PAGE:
Rocks at Boca Da Pedra surrounded by Jungle. the rocks have faces

We learned that Brazil is perhaps not best visited by boat. We would have loved to go to Rio and see Carnival there, so it is still on our bucket list.  The distances are so huge though.   With only a three month visa, a 15 day trek south, where you see nothing but ocean, and 15 days back is too long. When subtracted from only 90 days, that is just too much.  If you fly you can get such a thing as the South America pass which offers really affordable flights for a given time period but you need  to give your ticket number from Europe to south America to qualify for the pass. And if you arrived by boat you haven’t got one!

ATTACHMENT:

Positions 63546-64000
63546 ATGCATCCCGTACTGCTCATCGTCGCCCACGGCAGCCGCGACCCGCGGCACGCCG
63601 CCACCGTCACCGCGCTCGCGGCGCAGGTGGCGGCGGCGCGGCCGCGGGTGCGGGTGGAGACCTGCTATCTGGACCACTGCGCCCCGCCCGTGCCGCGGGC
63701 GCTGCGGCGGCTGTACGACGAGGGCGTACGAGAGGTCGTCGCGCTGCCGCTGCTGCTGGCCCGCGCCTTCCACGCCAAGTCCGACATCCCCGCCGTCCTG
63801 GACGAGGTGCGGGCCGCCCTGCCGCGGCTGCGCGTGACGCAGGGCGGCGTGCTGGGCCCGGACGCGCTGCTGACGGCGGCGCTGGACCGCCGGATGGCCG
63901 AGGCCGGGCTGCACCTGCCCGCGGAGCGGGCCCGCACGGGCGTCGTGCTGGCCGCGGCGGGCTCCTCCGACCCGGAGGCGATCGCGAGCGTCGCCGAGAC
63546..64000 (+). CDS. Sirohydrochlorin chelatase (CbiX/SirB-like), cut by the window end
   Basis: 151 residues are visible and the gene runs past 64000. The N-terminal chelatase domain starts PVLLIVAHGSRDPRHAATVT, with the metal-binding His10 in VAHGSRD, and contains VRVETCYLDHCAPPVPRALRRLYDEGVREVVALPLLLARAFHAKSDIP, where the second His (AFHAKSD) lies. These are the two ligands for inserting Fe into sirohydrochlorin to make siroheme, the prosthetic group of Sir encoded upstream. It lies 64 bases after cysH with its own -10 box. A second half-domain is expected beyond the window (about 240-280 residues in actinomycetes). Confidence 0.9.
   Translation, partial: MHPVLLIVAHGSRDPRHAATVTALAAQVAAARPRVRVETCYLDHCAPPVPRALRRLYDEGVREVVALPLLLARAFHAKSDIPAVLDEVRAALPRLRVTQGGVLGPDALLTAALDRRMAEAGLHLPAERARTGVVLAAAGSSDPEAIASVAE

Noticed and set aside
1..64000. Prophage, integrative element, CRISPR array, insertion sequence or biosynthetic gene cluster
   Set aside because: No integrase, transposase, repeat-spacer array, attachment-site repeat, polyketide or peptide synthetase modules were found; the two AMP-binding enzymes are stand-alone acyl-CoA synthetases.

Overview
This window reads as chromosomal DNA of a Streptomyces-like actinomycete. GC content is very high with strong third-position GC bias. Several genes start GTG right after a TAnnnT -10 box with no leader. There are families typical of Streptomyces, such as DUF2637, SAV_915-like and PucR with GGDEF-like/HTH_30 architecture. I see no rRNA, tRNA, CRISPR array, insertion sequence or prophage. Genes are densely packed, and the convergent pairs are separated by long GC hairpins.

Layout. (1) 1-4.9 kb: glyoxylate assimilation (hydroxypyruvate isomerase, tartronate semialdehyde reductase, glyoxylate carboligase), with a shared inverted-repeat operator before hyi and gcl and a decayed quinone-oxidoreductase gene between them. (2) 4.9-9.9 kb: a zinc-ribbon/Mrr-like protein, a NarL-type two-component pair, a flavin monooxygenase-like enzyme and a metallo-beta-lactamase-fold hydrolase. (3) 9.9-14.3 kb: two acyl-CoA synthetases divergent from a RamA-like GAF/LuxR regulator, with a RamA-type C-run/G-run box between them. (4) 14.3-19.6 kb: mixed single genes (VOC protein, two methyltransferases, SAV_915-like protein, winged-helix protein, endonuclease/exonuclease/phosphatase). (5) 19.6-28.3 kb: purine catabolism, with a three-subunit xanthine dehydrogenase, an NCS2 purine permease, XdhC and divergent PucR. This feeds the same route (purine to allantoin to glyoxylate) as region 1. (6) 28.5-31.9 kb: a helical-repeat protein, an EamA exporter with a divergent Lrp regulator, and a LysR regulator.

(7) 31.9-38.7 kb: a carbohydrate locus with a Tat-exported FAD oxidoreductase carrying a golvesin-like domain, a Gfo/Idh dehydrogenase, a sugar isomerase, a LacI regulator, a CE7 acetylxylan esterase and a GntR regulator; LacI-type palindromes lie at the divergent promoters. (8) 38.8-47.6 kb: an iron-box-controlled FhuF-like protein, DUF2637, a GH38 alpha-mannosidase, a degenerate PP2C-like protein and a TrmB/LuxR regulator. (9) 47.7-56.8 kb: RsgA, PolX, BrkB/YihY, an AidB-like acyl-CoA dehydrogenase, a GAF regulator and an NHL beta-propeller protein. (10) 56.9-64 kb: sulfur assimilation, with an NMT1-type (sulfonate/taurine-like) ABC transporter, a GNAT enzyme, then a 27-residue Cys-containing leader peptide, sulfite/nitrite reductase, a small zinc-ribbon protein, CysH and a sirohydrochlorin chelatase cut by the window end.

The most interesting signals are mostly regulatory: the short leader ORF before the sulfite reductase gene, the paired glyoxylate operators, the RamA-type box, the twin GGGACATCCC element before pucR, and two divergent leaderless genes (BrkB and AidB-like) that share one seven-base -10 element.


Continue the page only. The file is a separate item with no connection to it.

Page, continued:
Well there is always next time.  With such friendly people, I’m sure there will be another time before too long.  In spite of the underlying threat to your property a trip to Brazil is easily worth it just for the people.

 If you fly and you are attacked in the street you might lose a camera, a phone or a bit of money, it’s not pleasant, but not the end of the world. In a boat however you are carrying with you, your whole home and possibly everything you own.   In reality on a boat there is nowhere to hide your stuff.  An ocean going boat, to a poor man reduced to life in the favelas seems like a rich man’s paradise and you look like you could afford to lose a chunk of it with no real harm done. In reality it may be your entire savings, all that you own and a lifetime’s worth of dreams that you stand to lose